Defra has commissioned a review of existing industry standards for biodegradability of lightweight plastics. It will review whether there are standards that could be used to introduce an exemption from the charge and, if so, how the exemption would be carried out. Defra has to submit the report to Parliament by 5 October 2015.

What retailers have to do

For every bag that you charge for, you must:

  • charge at least 5p a bag (including any VAT)
  • make every effort to ensure that you’re charging for self-checkout bags
  • keep a reporting year’s records for 3 years from 31 May in the following reporting year (eg you must keep the records for 5 October 2015 to 6 April 2016 until 31 May 2019)
  • send records to Defra on or before 31 May following the end of the reporting year

You must also record for the whole reporting year:

  • the number of bags supplied
  • the gross and net proceeds of the charge
  • any VAT in the gross proceeds
  • what you did with the proceeds from the charge
  • any reasonable costs and how they break down

Reasonable costs

Reasonable costs include new costs incurred to comply with the legislation. This might include:

  • the cost of changing till systems
  • training staff
  • communicating the policy to staff and customers
  • getting expert advice
  • administering donations to good causes

You can’t include existing costs, such as the cost of the bags. You’re likely to see reasonable costs significantly reduce after the first year.

Dealing with the proceeds

Once you’ve deducted reasonable costs, it’s expected that you’ll donate all proceeds to good causes.

Carrier Bag Charges Wales has examples of how good causes have benefited from the proceeds of the Welsh charge, and expected reductions in carrier bag use.

Sending records to Defra

You must send the following details to Defra once a year:

  • the number of bags you distributed
  • the amount of money you received from selling bags
  • any VAT you had to pay from the money you received
  • what you did with the proceeds from bags
  • details of the ‘reasonable costs’ you had to pay to provide bags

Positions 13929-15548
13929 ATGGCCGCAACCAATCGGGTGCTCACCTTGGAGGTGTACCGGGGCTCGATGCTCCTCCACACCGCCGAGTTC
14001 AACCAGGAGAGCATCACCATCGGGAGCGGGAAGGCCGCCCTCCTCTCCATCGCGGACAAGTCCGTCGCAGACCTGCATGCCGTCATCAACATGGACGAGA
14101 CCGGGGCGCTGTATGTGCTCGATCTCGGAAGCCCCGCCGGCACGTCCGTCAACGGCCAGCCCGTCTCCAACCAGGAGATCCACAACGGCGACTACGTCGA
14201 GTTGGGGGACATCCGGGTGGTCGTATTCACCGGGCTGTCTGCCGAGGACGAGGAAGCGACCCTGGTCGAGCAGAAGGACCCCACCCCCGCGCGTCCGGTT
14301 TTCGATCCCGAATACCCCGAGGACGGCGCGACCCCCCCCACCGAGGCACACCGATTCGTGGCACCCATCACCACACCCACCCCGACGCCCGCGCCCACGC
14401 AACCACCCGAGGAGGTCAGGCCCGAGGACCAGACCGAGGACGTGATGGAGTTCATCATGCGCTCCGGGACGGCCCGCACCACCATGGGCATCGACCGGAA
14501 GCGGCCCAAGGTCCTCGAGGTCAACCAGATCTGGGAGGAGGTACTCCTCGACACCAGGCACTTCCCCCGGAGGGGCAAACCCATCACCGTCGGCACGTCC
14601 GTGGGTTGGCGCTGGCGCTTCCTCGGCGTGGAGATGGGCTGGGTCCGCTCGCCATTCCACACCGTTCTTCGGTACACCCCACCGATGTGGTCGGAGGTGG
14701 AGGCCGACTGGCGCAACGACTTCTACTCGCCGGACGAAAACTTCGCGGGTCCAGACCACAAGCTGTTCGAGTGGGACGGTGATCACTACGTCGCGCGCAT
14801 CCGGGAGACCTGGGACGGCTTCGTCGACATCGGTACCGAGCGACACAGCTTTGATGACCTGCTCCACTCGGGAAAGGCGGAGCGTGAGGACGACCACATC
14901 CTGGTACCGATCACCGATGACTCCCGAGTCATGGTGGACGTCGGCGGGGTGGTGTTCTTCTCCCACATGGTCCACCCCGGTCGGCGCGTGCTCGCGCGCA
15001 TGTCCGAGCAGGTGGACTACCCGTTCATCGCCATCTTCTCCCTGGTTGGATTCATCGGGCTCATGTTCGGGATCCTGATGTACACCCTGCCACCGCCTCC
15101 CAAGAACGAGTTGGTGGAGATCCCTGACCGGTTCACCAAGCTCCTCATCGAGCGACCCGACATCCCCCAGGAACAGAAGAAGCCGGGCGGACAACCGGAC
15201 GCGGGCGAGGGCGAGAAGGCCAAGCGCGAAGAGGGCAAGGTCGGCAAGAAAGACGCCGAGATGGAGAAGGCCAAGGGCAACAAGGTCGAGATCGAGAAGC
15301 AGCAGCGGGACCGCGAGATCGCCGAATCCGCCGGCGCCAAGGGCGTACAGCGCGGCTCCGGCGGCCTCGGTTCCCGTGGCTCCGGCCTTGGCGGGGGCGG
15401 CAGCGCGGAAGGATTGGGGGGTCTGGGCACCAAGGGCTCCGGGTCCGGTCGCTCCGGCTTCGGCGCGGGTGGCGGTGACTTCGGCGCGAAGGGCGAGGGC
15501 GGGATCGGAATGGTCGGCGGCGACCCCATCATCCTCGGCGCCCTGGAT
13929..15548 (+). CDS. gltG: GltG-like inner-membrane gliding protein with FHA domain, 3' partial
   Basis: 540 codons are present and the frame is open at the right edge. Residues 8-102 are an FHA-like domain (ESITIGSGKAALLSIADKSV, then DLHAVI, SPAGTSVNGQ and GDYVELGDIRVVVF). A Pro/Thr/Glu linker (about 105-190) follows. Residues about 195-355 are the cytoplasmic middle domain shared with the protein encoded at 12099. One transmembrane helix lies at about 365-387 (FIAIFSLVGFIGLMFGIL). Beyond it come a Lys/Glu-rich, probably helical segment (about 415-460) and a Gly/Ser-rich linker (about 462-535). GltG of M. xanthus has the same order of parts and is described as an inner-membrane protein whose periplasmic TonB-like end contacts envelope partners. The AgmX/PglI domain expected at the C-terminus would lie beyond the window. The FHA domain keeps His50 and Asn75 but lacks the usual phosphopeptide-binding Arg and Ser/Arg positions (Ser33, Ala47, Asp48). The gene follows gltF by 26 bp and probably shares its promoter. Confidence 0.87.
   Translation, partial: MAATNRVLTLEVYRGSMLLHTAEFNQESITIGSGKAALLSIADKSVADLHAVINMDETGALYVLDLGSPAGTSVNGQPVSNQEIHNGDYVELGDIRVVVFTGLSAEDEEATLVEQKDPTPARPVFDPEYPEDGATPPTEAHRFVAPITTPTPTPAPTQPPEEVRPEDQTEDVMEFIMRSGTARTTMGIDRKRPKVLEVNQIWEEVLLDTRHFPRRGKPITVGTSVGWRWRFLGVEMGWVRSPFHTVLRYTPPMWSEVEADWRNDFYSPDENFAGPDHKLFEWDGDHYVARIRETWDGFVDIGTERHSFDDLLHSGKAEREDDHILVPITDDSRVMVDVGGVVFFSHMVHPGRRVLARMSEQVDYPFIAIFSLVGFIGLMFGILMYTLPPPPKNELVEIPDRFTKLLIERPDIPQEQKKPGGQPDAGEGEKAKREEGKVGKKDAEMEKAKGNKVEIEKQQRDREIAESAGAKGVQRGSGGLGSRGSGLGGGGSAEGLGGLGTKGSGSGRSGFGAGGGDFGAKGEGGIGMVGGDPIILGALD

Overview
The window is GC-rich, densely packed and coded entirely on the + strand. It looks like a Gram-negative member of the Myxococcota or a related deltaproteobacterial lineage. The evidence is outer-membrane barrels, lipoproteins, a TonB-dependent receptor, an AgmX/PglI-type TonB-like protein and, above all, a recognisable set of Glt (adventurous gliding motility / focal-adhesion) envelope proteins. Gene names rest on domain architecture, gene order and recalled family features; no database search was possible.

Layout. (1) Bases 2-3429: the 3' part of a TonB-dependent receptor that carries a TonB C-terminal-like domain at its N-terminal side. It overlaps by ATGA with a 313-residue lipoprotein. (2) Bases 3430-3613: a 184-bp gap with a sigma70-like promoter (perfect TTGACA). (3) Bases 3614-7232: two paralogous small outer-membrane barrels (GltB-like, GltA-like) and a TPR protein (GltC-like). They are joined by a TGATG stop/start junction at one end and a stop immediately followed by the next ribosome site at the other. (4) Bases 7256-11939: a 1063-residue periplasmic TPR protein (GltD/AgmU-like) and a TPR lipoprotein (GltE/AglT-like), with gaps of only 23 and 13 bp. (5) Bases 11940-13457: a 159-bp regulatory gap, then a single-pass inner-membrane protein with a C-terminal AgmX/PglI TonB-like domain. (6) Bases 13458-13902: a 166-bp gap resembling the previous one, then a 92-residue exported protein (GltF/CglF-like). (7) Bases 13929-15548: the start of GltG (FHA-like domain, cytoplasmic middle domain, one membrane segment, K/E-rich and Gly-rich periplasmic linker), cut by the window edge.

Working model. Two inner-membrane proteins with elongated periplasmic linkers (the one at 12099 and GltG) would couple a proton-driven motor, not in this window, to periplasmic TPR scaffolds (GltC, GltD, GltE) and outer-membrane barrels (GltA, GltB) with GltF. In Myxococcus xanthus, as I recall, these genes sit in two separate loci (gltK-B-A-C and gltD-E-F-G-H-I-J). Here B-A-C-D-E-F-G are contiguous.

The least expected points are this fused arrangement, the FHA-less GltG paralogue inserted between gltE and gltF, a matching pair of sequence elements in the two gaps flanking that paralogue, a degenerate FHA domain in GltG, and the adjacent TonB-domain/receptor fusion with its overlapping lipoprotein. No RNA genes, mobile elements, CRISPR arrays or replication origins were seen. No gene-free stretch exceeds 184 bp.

This information will be made public.

You must send these details for each reporting period by 31 May the following year. For example, for the period 5 October 2015 to 6 April 2016 you must send your details by 31 May 2017.

You must send your name and email to If you send your name and email before the deadline you’ll get advice on how to report, and get reminders about when to report.

Responding to public enquiries

Members of the public can request copies of carrier bag records. You must provide copies within 28 days.

Getting records of enforcement action

Your local authority publishes a report on its website for the preceding recording year on or before 31 May, and keeps the report until 30 May of the next reporting year. It will publish the number of cases and sanctions it served or opposed, along with objections and appeals.

If you trade across different regions of the UK, you can apply for a Primary Authority agreement. This means you can choose to deal with just one local authority rather than deal with the authorities in each area you trade in.

Who inspects retailers

In most cases it’s the local authority where your shop or store is based that makes sure that the law is being followed.

However, for home deliveries the relevant local authority is the one where the goods are:

  • dispatched from, if sent and delivered within England
  • received, if delivered from outside England

Local authority inspectors can visit stores at reasonable times and make test purchases. They can question staff and demand relevant documentation if they believe a breach has taken place.

When retailers will be fined

Your local authority must publish details of fine levels and circumstances on its website. It can fine you if you:

  • don’t charge at least 5p for the appropriate bags
  • don’t keep records
  • don’t supply records
  • mislead on how you’re complying with the law

Local authorities can:

  • issue a non-compliance notice with steps you must take to correct a breach
  • impose a fixed penalty
  • impose a discretionary penalty
  • order you to advertise that you’ve broken the law, what their penalty was and how you are now complying
  • recover the cost of the investigation from you if you breach the law

Both fixed and variable fines are:

  • reduced by 50% if you pay within 28 days
  • increased by 50% if you don’t pay within 56 days

Local authorities can’t impose a variable fine if a fixed fine has already been levied for the same issue (unless a non-compliance notice has been issued).

Publicity if retailers break the law

Local authorities can impose non-monetary requirements, such as making you publicise that you’ve breached the law.

Failure to comply can lead to a fine of up to £5,000, in addition to any other penalties.

Fixed penalties

Breach Penalty
Not charging for bags appropriately £200
Not keeping records £100
Not supplying records £100

Variable penalties

Breach Maximum penalty
Not charging for bags appropriately £5,000
Not keeping records £5,000
Not supplying records £5,000
Giving false or misleading information to, or otherwise obstructing or failing to assist the local authority £20,000

Appeals and objections

You can object within 28 days of being issued a penalty notice.

You can appeal a penalty if you feel it was wrong, unreasonable or based on an error. You can also appeal if you feel that the non-monetary requirement is unreasonable or if the variable amount penalty is too high.

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23 March 2015


Department for Environment, Food & Rural Affairs

Part of:

Charges for single-use plastic carrier bags

Waste and recycling